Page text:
AS Biology Students Carry Out a Nobel Prize Winning Technique at Coventry University
On Thursday 30th June, 13 AS Biologists went to the James Starley Building at Coventry University to take part in a morning of undergraduate level Biology practical work.
Students collected a sample of their own DNA from their cheek cells, isolated it from the rest of the cell’s contents and purified it. Megan Brookes was able to collect nearly 6 times more of her own DNA than the staff had previously seen – so much so that they had to check it 3 times to be sure!
The students then carried out a Nobel Prize winning technique called “PCR” to amplify the DNA to make about a billion copies of it. The different fragments to DNA were then separated using a technique called gel electrophoresis, which they learned about last week.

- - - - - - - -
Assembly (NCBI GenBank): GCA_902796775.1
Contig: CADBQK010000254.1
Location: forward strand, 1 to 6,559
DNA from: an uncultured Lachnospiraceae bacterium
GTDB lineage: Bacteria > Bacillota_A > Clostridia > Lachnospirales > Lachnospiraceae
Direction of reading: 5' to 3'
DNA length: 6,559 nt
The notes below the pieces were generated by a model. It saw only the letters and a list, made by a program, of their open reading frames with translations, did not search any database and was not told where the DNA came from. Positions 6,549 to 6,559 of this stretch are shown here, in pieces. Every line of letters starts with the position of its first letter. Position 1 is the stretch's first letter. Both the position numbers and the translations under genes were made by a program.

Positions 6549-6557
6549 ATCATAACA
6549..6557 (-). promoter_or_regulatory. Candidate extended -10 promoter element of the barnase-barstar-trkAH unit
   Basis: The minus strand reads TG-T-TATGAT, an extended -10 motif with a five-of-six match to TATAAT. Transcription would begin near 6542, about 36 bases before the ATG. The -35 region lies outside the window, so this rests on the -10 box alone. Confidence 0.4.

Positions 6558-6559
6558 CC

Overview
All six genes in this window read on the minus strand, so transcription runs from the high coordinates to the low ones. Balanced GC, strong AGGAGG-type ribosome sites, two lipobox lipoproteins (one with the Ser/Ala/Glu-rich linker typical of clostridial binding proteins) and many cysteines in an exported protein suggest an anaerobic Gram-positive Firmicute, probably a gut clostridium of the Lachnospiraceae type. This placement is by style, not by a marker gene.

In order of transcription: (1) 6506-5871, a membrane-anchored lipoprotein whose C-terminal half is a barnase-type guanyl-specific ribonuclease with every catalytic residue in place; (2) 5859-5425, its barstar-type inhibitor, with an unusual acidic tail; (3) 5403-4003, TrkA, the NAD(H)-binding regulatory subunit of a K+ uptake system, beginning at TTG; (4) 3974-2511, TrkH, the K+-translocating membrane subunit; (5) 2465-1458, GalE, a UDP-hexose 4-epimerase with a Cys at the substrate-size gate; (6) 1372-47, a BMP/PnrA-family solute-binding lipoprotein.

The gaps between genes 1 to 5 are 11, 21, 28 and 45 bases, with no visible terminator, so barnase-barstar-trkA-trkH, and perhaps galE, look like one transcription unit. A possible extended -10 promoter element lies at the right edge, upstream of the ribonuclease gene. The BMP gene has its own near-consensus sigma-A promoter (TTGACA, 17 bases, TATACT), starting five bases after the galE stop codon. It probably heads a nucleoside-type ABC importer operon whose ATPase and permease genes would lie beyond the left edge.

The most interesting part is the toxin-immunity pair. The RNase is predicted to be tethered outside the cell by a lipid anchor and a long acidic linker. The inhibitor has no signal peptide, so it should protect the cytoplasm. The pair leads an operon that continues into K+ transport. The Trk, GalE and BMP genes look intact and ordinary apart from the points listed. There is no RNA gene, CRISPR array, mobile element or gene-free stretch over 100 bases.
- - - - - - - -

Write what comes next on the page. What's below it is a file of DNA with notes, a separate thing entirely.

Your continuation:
The students were able to experience first-hand a university laboratory and equipment, whilst developing important practical skills, whilst making a very abstract concept like PCR “real” by actually doing it. They answered questions confidently, and several students were also asking the staff (which included an ex-President Kennedy School student now working as a lecturer) questions about careers and pathways involving Science.
We are waiting for their final results to come through, but all students were superb, taking great pride in the quality of their practical work and techniques. Well done to all who attended!